Kapi-Mana News : January 8th 2013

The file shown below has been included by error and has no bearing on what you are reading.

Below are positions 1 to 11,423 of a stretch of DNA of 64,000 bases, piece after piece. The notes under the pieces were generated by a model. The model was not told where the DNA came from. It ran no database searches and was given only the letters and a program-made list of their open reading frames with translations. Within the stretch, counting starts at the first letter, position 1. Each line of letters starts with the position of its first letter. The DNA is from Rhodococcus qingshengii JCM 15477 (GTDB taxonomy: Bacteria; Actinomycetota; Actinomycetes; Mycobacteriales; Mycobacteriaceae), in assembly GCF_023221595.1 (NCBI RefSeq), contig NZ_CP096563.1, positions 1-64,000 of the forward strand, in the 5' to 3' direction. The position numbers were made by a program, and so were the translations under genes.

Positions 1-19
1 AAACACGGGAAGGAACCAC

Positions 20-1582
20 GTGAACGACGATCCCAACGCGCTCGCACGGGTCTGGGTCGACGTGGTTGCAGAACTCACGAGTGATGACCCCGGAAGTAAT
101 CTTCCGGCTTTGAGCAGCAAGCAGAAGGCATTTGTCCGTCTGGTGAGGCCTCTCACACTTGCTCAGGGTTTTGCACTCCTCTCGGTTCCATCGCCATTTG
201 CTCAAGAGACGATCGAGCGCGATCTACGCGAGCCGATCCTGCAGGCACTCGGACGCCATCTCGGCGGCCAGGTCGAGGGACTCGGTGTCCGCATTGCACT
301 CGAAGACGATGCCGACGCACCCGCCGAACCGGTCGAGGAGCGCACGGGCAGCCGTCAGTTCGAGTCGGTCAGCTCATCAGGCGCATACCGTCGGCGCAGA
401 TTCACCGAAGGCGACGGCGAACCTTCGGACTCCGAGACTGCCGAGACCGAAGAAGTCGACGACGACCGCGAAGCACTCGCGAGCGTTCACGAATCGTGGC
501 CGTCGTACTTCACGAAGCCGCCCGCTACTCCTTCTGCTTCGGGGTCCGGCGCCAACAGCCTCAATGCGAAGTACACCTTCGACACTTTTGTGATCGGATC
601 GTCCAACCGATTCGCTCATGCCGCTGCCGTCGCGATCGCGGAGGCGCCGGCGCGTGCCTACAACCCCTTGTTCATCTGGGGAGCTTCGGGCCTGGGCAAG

7 KAPI-MANA NEWS, JANUARY 8, 2013 NEWS "I chose Commercial Road Transport to help me improve my driving skills and also to get a good paying job." -- Mikee McLeod Learn to drive trucks and other heavy road transporters. Gain a heavy vehicle license, as well as endorsements for driving forklifts, dangerous goods and other specialty type vehicles. EnRol Now Get StARteD IN 2013 WNZ13_ROAD INDUSTRY TRAINING CENTRE : WWW.WHITIREIA.AC.NZ 0800 944 847 Whitireia and WelTec have formed a strategic partnership to develop a network of tertiary learning throughout the greater Wellington region. To nd out what subjects WelTec o er check out www.weltec.ac.nz Cliffs and sea scene from hill High road: The coastline at Paikakariki (sic), about 1886, as depicted in a chromolithograph greeting card, where the original coastal road snaked its way through the hills. Publisher: Archibald Duddington Willis (ATL ref: E-068-049-1) FROM THE ALEXANDER TURNBULL LIBRARY ARCHIVES By DENISE ROUGHAN This New Year's chromo- lithograph greeting card from about 1886 shows the view south along the steep cliffs between Paekakariki and Pukerua Bay. The road winds up the hill and is climbed by travellers. The card was one of sev- eral greeting cards in a sam- ple book published by the company A D Willis of Whanganui. The place name was spelled Paikakariki'' until 1905. Originally the only access to Paekakariki from Wel- lington and the Wairarapa was from Pauatahanui over the Paekakariki Hill. The present Paekakariki Hill Rd was built in 1848-49 by soldiers of the 58th Regi- ment and opened in 1865. It continued to be the main road north until the road bridge was built at Pare- mata in 1939. The Centennial Highway -- the stretch of State High- way 1 between Pukerua Bay and Paekakariki -- was opened in 1940 and follows the coastline seen in the pic- ture where the water breaks against the rocks. The coast was made fur- ther accessible from Lower Hutt with the completion of the road that was to become State Highway 58 from Hay- wards, which was first cut in the 1870s and joined the hill road at Pauatahanui. Correction Local history librarian Ruth Bar- rett has alerted us to inaccuracies in the December 4 entry of That Was Then, which featured a painting of a pa. It was described as being a view of Taupo Pa at Plimmerton, Te Rauparaha's principal pa and site of his capture. Unfortunately this represents a common confusion about the two pa in Plimmerton, said Ms Bar- rett. By the early 1830s Te Rauparaha had established him- self at Taupo Village, along the main beach front including the site of the present Plimmerton Railway Station. The village was the main kainga for Ngati Toa and where Te Rauparaha was captured in June 1846. It had been abandoned by 1850 as Takapuwahia became the main kainga for Ngati Toa. Ms Barrett said the painting published depicted Turi Karewa or Taupo Pa, further north of Taupo Village, on the point where the Plimmerton Fire Station is now. The pa was established by Te Rangihaeata, Rawiri Puaha, Te Hiko and Hohepa Tamaihengia in 1843 or 1844 after the Wairau Affair. Te Rangihaeata occupied the pa until early 1846 but the arrival of troop ships made any pa on the sea coast vulnerable to attack so he abandoned it and eventually established himself at Matai-taua Pa at Pauatahanui, built in 1846.
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